Last Hours of Plato’s Life Revealed, Controversy at Nino Mier, Iranian Artist Arrested, and More: Morning Links for April 30, 2024

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PLATO’S LAST NIGHT. Researchers using new imaging techniques have made groundbreaking discoveries about the life and final hours of the Greek philosopher Plato, narrated in a papyrus scroll that was buried under the volcanic ash of the CE 79 Mount Vesuvius eruption. The scroll found in Herculaneum, a town near Pompeii, recounts how Plato spent his last evening: listening to music played on a flute by a young, female Thracian slave while feverish. He died soon after in Athens around 348 BCE but even on his deathbed, he had enough energy to critique the slave’s playing and lack of rhythm, as told in the scroll. “Until now it was believed that Plato was sold into slavery in 387BC during his sojourn in Sicily at the court of Dionysius I of Syracuse,” Prof Graziano Ranocchia, of the University of Pisa told The Guardian. More discoveries using the new technology are expected to come.

NINO MIER SCANDAL. Ex-staffers say dealer Nino Mier underpaid artists by as much as 54 percent on sales from 2018 to 2019. According to documents seen by The Art Newspaper, and interviews with former staff, the founder of the fast-growing Nino Mier Gallery with spaces in Los Angeles, Brussels, and New York, “regularly altered records to increase the company’s share of sales at the expense of artists,” by charging collectors higher prices, while telling artists the prices had been lower and keeping the difference. Artist Louise Bonnet, formerly on Mier’s roster, and now represented by Galerie Max Hetzler and Gagosian, said: “It feels especially repulsive to be lied to, manipulated and robbed by someone whose business model relied entirely on making you believe that they cared about you as if you were ‘like family’ and because of this, one could trust them completely to make decisions as to what was best for one’s career…”


The Iranian artist Atena Farghadani was arrested by the Islamic Revolutionary Guard Corps earlier this month, while hanging one of her caricatures of political figures near the presidential palace in Tehran. According to Farghadani’s lawyer, she was visibly injured in an assault by the officers arresting her. In protest, she refused to post bail and was eventually sent to Evin prison. [Art Asia Pacific]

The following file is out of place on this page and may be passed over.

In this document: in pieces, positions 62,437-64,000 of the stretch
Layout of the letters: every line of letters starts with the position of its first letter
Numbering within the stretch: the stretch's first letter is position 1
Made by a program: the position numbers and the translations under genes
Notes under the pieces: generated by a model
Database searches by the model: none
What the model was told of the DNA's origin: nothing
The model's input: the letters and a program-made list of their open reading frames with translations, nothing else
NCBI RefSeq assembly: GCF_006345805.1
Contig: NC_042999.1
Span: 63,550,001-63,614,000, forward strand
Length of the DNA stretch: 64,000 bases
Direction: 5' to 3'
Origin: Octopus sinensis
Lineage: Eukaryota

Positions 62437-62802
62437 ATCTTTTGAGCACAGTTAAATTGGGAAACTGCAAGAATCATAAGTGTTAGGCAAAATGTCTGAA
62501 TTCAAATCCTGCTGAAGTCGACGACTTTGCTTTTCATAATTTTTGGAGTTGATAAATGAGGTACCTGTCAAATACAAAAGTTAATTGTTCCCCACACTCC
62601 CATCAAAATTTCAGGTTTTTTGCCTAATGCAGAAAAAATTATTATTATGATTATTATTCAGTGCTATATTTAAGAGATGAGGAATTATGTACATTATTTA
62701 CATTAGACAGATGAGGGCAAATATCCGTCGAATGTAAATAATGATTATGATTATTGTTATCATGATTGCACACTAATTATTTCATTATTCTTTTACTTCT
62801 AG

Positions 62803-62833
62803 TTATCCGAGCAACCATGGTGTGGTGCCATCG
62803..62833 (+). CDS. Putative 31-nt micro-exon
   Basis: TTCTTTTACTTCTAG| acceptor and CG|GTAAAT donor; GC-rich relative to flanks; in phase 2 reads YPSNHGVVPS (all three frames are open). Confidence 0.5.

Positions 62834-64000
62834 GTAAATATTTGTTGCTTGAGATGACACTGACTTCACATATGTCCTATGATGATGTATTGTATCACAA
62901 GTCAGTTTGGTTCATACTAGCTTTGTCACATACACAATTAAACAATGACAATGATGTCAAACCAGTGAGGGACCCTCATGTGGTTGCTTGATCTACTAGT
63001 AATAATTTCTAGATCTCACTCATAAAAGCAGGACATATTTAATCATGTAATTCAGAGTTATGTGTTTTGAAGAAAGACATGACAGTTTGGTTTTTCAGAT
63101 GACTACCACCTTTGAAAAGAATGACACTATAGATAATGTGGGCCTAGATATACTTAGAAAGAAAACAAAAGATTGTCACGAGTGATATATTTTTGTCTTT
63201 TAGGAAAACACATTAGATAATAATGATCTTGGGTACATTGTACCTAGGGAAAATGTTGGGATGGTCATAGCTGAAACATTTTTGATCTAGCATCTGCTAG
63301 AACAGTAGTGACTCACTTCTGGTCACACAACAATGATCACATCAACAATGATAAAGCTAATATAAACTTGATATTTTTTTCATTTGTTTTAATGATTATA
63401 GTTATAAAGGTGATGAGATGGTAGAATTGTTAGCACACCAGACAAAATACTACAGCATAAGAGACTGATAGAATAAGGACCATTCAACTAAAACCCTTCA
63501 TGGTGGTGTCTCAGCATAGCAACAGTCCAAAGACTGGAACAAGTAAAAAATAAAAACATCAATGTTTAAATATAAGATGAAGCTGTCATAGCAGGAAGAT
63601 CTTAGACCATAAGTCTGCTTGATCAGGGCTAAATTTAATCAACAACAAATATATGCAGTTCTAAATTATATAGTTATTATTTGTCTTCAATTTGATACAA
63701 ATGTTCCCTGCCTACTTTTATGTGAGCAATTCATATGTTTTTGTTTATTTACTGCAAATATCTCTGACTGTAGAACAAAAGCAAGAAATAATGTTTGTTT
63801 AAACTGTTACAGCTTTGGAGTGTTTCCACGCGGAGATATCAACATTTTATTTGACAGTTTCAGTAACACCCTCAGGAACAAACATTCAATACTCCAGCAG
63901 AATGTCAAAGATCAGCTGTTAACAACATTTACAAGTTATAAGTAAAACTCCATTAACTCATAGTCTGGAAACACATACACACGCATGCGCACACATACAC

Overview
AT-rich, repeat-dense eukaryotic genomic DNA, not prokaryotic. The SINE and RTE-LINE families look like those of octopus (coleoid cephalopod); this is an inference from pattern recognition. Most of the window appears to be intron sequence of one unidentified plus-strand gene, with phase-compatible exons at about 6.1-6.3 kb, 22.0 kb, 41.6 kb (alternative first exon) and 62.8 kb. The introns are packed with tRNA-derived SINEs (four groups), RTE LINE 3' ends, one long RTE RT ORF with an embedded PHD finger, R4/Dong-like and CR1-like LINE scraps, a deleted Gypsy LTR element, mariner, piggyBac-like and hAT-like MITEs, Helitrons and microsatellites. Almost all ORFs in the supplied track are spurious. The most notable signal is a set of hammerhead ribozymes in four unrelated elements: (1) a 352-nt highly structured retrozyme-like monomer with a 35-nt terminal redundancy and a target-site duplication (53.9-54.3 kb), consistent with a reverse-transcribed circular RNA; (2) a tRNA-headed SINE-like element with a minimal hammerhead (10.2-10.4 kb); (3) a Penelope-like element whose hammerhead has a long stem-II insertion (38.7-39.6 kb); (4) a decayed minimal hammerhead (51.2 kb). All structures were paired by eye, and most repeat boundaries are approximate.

Odesa’s so-called ‘Harry Potter castle,’ was bombed by Russian missiles, killing at least five and injuring 32, local officials said. The ornate, iconic building along the Black Sea is the residence of former MP Serhiy Kivalov, who was reportedly injured in the strike. [The Times]

Chinese artist Wang Tuo has won the K21 Global Art Award from the North Rhine-Westphalia Art Collection in Germany. [WDR]

The US human rights group Justice for All has filed a claim to the International Criminal Court (ICC) stating the destruction of Saint Porphyrius Church in Gaza is a war crime. The Greek Orthodox church was hit by Israeli missiles on October 19, killing at least 18 Palestinians. [Artnet News]

The ruins of a nearly 300-year-old town have emerged in a dried-up dam in the Philippines, as it suffers through an extreme drought and high temperatures. Pantabangan was submerged in the 1970s by a reservoir, but parts of it are known to occasionally surface during heat waves, though never to the extent it has been exposed since March. [BBC]

Two people were detained by police Sunday after trying to enter the Musée d’Orsay in Paris with containers of white liquid glue and T-shirts marked with the name of the environmentalist group “Riposte alimentaire,” [Food counterattack]. They are under investigation for “attempt to destruct a culture good.” [Le Figaro]


CHAMPIONING BLACK ARTISTS. Guggenheim Foundation and Museum deputy director and chief curator Naomi Beckwith, who recently made headlines as the recipient of the Driskell Prize, sat down with Cultured Magazine to talk about supporting Black artists, serving on juries, and being “a museum baby for the majority of [her] career.” She is joined by Rand Suffolk, the museum director for the High Museum of Art, which awarded this year’s Driskell Prize in African American Art and Art History, to dig into the artistic opportunities the prize affords, and the legacy of artist and scholar David C. Driskell. “One of my favorite things to do as a curator is give away money,” Beckwith notes. “I have to support artists in multiple ways.” As a curator, she feels charged with task of championing Black artists, “whatever that means in the most expansive and global way possible,” later adding: “My job is to change the minds and hearts of people around me so that everyone takes this up as a mission and is responsible for this work.”


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